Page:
Sat, Apr 18, 2015 - Page 3 News List

Annette Lu urges Tsai to clarify her ‘status quo’ policy

Staff writer, with CNA

Former vice president Annette Lu (呂秀蓮) yesterday urged Democratic Progressive Party (DPP) Chairperson Tsai Ing-wen (蔡英文) to clarify her recent statement that maintaining the “status quo” forms the basis of the party’s cross-strait policy.

“I basically support Tsai’s idea, but what does maintaining the ‘status quo’ mean? I believe the Chinese Nationalist Party (KMT) and the DPP have very different definitions of the phrase, which is why I hope Tsai can provide an explanation, then we can support her,” Lu told a press conference in Taipei yesterday morning to talk about peace in the nation and next year’s presidential election.

“If Tsai’s definition of the ‘status quo’ is different from that of the people, then there will be problem,” Lu said.

Tsai, who formally declared her candidacy for next year’s presidential race on Wednesday, made the remarks at a meeting of the DPP’s China Affairs Committee on April 9.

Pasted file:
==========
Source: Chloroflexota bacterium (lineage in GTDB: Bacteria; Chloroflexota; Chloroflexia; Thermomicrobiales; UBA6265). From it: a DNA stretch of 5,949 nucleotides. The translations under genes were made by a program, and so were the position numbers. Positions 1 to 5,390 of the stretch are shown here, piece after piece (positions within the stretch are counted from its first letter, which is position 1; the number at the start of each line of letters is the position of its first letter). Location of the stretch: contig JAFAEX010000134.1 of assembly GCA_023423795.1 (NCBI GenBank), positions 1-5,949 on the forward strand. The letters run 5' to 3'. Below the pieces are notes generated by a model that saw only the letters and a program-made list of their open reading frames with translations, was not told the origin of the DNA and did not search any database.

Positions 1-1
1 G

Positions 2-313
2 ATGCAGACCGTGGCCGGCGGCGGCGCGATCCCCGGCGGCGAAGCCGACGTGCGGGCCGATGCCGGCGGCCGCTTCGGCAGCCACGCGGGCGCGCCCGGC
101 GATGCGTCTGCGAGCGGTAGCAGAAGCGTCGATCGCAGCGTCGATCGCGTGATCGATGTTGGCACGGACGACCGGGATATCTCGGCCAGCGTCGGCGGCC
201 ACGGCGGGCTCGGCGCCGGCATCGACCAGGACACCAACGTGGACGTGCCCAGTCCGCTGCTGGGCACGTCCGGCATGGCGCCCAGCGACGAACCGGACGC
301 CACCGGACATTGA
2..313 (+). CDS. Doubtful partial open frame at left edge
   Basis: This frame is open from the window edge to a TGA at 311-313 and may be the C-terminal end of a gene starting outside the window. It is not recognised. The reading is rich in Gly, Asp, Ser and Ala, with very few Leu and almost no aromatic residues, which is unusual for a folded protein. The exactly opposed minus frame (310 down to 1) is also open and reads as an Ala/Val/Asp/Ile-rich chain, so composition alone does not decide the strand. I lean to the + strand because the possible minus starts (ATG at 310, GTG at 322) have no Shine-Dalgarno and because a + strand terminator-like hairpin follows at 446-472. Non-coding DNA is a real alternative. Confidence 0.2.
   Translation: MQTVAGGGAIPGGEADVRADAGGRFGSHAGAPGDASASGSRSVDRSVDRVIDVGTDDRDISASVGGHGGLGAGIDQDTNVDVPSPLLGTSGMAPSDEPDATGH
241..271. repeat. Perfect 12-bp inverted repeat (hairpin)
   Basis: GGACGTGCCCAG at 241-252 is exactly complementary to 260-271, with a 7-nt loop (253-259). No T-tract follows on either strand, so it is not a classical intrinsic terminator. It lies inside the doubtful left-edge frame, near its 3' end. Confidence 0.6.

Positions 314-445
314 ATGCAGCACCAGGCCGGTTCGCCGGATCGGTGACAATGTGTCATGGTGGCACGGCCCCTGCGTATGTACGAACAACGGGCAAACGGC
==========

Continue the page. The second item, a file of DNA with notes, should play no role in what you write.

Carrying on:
“Maintaining the ‘status quo’ is to maintain cross-strait peace and stable development of cross-strait relations,” Tsai said at the time.

“This is the core of cross-strait relations and the goal the DPP will strive to achieve after regaining power,” Tsai said.

Lu said her interpretation of the “status quo” was “leaning toward the US, being friendly to Japan and extending a peaceful hand to China.”

“Unless Tsai crystallizes her idea and steers Taiwan in the direction of peace and neutrality, all talks of maintaining the status quo will only sound the same, but have vastly different meanings,” she said.

Turning to a recent proposal tabled by DPP member and former Straits Exchange Foundation chairman Hung Chi-chang (洪奇昌) that the party should drop its pursuit of de jure independence if it returns to power next year, Lu said that since there are people who still do not recognize Taiwan’s de jure independence, Taiwan should not give up pursuing independence.

“I urge party members to carefully read the 1991 Taiwan Independence Clause (台獨黨綱), the 1999 Resolution on Taiwan’s Future (台灣前途決議文) and the 2007 Resolution for a Normal State (正常國家決議文),” Lu said.

Lu said the Resolution for a Normal State revolves around the idea that Taiwan is a sovereign and independent state, but faces some “abnormal phenomena” in the fields of international relations, political party relations, constitutional system and cross-strait relations among others.

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